Published on May 21, 2014
Emily Hynes (10), a Grade 5 student at Holy Trinity Elementary School in Torbay will be one of two Canadians participating in the Scripps National Spelling Bee in Washington, D.C. — Photo by Joe Gibbons/The Telegram
Published on May 22, 2014
Emily Hynes (10), stands with other students at Holy Trinity Elementary School in Torbay. Emily will be one of two Canadians participating in the Scripps National Spelling Bee in Washington, D.C. — Photo by Joe Gibbons/The Telegram
Holy Trinity Elementary student excited about Scripps event
Emily Hynes cannot wait to see how she fares as one of the 281 youth taking part in a prestigious spelling competition next week in Washington, D.C.
The Grade 5 student from Holy Trinity Elementary in Torbay won the The Telegram Spelling Bee earlier this year. With that win, she earned the right to represent Newfoundland and Labrador in the Scripps National Spelling Bee.
“I didn’t expect that I was going to win,” said the modest 10-year-old, whose win this year was all the more remarkable given many of her competitors were Grade 8 students. “It was really weird.”
Having never set foot in America’s capital city before, Emily will fly to Washington Friday with parents Richard and Lisa Hynes.
“It’s a great opportunity and a great achievement,” said Lisa Hynes of her daughter’s accomplishment thus far.
The competition starts next Tuesday with a preliminary round that involves a computer test and two rounds of oral spelling on Wednesday. The semi-final round gets underway Wednesday evening with another computer test and two more rounds of oral spelling the next day. The championship finals also take place Thursday.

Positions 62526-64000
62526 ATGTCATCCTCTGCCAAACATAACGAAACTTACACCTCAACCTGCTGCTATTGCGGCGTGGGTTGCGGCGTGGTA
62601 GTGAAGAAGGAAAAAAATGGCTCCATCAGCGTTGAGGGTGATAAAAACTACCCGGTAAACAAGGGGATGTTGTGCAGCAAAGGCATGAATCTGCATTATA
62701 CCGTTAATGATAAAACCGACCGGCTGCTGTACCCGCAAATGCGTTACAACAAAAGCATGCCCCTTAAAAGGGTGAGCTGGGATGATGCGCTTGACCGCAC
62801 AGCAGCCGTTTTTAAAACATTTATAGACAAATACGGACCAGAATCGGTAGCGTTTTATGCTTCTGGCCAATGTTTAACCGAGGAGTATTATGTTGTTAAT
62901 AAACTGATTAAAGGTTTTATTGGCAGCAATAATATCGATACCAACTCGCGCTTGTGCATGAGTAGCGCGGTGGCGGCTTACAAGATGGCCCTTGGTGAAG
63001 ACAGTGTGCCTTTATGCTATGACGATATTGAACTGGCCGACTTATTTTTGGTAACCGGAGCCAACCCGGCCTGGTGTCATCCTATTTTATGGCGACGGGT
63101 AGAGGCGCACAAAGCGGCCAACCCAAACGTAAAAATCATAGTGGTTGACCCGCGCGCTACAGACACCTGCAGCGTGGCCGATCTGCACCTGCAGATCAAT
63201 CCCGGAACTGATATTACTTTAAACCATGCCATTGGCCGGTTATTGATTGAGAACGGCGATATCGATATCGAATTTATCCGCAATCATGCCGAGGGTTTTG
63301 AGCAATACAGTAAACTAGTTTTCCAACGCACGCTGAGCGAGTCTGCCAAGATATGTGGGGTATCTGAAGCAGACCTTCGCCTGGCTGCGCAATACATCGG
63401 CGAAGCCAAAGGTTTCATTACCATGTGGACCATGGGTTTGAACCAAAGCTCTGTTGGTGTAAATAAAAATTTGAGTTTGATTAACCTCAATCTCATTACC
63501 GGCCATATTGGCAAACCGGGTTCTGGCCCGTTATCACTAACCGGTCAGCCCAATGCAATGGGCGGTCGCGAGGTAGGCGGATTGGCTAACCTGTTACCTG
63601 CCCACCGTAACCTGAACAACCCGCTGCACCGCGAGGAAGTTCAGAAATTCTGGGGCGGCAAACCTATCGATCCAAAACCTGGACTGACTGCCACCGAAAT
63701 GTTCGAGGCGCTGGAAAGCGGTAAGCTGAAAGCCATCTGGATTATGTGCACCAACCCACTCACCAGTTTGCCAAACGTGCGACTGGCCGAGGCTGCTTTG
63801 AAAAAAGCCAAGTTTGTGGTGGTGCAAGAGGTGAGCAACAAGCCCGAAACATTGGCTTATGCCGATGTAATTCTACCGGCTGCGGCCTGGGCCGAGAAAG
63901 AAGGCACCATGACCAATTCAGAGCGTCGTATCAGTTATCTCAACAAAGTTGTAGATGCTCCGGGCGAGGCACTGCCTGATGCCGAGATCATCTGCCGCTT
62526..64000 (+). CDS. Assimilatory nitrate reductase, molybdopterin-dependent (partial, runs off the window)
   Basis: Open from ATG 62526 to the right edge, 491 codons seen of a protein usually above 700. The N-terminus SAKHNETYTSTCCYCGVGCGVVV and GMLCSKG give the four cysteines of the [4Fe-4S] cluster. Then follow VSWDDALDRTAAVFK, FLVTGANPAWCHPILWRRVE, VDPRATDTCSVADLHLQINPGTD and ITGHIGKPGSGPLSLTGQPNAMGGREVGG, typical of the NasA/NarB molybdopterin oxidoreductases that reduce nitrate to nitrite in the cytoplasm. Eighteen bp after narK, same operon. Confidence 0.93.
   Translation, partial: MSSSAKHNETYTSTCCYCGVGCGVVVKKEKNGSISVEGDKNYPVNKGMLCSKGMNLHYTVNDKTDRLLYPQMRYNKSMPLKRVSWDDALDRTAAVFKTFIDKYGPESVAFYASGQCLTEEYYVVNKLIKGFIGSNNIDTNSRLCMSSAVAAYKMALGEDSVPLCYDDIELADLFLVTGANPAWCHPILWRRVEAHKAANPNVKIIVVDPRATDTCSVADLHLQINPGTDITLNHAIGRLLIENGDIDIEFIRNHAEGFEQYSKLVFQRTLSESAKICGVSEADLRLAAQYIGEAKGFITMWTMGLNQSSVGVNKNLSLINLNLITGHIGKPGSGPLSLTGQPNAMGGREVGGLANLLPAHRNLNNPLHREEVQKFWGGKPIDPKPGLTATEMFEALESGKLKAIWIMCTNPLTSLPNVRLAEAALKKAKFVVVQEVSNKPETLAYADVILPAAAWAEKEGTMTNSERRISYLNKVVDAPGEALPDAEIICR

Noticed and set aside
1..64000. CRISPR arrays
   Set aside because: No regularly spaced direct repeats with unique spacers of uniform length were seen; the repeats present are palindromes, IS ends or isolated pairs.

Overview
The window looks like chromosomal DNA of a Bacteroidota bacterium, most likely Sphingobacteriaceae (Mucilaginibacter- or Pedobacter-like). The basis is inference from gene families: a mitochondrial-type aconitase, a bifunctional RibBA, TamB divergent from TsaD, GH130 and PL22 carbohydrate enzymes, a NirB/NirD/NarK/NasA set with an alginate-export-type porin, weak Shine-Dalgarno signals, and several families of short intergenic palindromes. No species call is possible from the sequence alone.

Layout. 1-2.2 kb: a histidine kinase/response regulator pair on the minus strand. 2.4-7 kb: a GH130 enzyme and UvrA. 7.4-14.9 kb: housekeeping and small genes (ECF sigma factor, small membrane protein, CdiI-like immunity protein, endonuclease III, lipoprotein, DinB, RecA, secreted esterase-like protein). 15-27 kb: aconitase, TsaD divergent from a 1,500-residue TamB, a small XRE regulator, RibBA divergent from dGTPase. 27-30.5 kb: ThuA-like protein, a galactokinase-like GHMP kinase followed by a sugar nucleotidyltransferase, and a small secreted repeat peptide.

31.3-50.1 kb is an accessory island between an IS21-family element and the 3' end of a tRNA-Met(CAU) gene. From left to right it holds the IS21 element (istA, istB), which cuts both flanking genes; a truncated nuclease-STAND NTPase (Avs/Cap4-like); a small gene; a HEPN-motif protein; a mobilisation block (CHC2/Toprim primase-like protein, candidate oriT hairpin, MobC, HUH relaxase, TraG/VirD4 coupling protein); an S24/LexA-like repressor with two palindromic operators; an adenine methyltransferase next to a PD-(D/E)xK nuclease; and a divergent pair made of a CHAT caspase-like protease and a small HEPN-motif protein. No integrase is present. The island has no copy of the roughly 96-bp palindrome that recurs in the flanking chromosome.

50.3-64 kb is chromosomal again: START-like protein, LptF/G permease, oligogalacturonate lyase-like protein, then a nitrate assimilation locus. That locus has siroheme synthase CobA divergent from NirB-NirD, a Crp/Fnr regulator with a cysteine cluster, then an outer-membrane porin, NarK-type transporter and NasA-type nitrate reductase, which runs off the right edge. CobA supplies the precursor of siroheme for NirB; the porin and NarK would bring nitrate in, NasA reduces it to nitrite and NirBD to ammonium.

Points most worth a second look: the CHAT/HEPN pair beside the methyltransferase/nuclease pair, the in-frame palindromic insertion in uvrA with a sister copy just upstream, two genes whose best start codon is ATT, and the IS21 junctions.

Schoolmates wished Emily good luck Wednesday during a special ceremony at Holy Trinity Elementary.
Representatives from The Telegram were also on hand to present her a school trophy and commemorative plaque.
With no specific list of words to study, Emily has flipped through a dictionary in preparation for the event. Some words are new to her. Psychedelic — a word most commonly associated with an era that preceeds Emily’s birth by several decades — is one she was otherwise unfamiliar with prior to preparing for Scripps.
Lisa Hynes says her daughter could read before she started attending school and has always been a great speller. Her mother admits the tactic of spelling out certain words in conversation with others does not always serve its purpose of keeping Emily in the dark.
“You couldn’t spell secret things when she was small, because she could always figure it out,” Lisa Hynes said with a laugh.
Emily enjoys reading and likes to flip through National Geographic books when she’s not at school.
There are Scripps-related activities to take part in outside of the bee, including a special barbecue in a park on Monday’s Memorial Day. Emily also hopes to visit some of the museums and galleries that are part of the Smithsonian Institution.
Emily is one of only two Canadians in the competition in which eight countries are represented.